A Wollongong clinic is being set up to stop the alarming number of children sexually abusing children.
Expected to be operational by the end of the year, it’s part of the statewide roll-out of NSW Health’s New Street Service which works with kids who have demonstrated sexually harmful behaviours.
Clinical advisor Dale Tolliday said more than 800 children aged 10 to 17 were identified in NSW each year as causing serious sexual harm.
The average age of New Street clients is 13, and most of them abuse younger children. Many of them have been sexually abused themselves or have experienced family violence, and the majority have been exposed to violent online pornography.
‘’Around half the kids who are referred to our service have sexually harmed a sibling,’’ Mr Tolliday said.
‘’There’s more and more young people in out-of-home care being identified displaying these behaviours. It’s also happening in schools and other settings.’’
The distressing issue was highlighted in the Mercury this week, after an Illawarra mum launched legal action against the NSW Department of Education amid allegations her six-year-old disabled daughter was sexually abused by four older students at an Illawarra primary school in 2013.
Mr Tolliday said incidents were often downplayed as kids being ‘’experimental’’, while many parents were also loathe to report their children to authorities.
‘’There’s a deep sense of shame but we don’t want parents to freak out, we want them to know they can do something,’’ he said.
‘’Harmful sexual behaviour is anything outside the normal developmental range for young people. It’s done without consent or under some form of coercion – either physical or cognitive.
‘’Two-thirds of referrals to New Street involve instances of sexual penetration. And it’s not all boys – seven per cent of cases involve girls.’’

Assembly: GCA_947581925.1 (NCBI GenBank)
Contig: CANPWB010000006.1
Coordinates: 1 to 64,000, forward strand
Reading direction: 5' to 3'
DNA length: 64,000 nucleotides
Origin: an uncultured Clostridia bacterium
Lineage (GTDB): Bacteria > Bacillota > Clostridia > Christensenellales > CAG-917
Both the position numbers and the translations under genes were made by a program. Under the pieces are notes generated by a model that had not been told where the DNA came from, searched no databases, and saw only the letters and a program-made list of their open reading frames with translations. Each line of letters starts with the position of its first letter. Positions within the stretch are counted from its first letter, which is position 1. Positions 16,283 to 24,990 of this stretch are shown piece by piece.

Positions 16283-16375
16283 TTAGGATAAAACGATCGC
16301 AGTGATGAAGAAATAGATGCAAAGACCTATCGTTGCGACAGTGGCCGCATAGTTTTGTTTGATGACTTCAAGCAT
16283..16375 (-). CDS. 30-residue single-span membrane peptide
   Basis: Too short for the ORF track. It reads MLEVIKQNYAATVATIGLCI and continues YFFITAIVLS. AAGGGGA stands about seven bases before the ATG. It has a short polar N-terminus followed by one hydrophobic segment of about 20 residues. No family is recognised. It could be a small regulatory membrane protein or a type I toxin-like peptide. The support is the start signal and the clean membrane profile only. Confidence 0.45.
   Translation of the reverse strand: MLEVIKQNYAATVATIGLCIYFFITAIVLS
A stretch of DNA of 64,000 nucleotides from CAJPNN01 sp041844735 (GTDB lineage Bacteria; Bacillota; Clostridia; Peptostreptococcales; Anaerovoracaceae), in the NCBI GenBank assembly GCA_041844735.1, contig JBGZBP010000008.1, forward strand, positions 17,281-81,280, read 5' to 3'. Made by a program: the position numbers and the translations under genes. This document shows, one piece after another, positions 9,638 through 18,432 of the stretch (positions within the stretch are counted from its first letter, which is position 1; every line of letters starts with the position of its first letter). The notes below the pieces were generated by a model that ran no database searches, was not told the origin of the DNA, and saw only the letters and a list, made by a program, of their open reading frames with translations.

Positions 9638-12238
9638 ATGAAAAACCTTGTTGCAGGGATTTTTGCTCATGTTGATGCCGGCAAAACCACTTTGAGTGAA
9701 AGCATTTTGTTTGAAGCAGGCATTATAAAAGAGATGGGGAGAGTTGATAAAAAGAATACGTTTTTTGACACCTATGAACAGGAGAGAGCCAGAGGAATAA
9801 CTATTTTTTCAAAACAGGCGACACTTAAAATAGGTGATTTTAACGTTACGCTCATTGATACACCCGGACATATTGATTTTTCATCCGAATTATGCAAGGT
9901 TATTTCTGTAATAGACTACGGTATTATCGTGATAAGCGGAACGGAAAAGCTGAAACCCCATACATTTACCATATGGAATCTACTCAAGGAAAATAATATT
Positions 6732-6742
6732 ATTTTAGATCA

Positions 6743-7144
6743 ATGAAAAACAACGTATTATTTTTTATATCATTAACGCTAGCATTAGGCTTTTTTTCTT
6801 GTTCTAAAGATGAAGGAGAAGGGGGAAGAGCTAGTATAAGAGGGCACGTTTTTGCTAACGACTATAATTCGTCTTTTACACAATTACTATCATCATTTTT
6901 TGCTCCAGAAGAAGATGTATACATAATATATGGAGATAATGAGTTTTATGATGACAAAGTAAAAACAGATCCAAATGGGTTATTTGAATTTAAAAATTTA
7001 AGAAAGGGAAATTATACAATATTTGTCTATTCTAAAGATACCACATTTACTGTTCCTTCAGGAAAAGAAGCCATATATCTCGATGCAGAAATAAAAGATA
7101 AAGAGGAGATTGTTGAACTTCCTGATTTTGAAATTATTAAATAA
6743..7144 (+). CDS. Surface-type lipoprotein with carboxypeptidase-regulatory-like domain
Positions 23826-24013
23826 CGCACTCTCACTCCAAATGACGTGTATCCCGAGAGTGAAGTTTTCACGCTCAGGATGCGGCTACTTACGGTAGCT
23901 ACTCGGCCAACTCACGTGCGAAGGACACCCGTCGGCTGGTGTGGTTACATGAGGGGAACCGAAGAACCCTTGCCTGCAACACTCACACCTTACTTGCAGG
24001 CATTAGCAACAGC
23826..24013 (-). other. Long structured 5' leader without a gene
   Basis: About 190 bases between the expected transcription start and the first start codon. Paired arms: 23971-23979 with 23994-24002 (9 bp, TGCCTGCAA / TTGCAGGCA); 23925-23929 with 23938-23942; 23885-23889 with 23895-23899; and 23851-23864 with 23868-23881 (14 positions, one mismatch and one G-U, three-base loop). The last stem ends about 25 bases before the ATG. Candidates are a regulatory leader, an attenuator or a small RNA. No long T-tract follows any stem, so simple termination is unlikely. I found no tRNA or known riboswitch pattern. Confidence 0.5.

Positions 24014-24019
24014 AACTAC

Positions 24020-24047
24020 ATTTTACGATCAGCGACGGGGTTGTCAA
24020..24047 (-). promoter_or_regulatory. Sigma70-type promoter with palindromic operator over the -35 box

New Street operates in Sydney, Newcastle, Tamworth and Dubbo; the Illawarra is next in line.
‘’Only a minority of children who engage in harmful sexual behaviour towards others ever reach the stage of being charged ... so NSW Health recognised the need to respond to this as a health and well-being and child protection issue,’’ he said.
‘’The service is being rolled out across the state, and the Illawarra Shoalhaven Local Health District has been identified as the next area of greatest need.’’
ISLHD spokeswoman Helen Freeland said clinical staff were being recruited for the early intervention and prevention service, to be set up in Wollongong and Nowra.
Mr Tolliday said the local service would work with around 40 to 60 families and young people at a time.
‘’New Street works with young people to assist them to acknowledge and take responsibility for the sexually abusive behaviour,’’ he said.
‘’We can only work with young people where the families or carers are actively involved in the process as research shows that is critical for success.’’
Mr Tolliday said as well with working with families, the service worked closely with a range of organisations – schools and out-of-home care organisations in particular – to train staff to be aware of warning signs.
He also warned parents to be aware of their children’s online activities, with increased accessibility to explicit sexual material a major contributing factor to these behaviours.
‘’Parents need to develop a relationship with their children where they can talk about sexual development, and how you negotiate normal consensual relationships,’’ he said.
Mr Tolliday said a useful tool for parents to determine if their child’s behaviour was part of safe and healthy sexual development – or not – could be found at www.brook.org.uk/our-work/the-sexual-behaviours-traffic-light-tool
Sign up for our newsletter to stay up to date.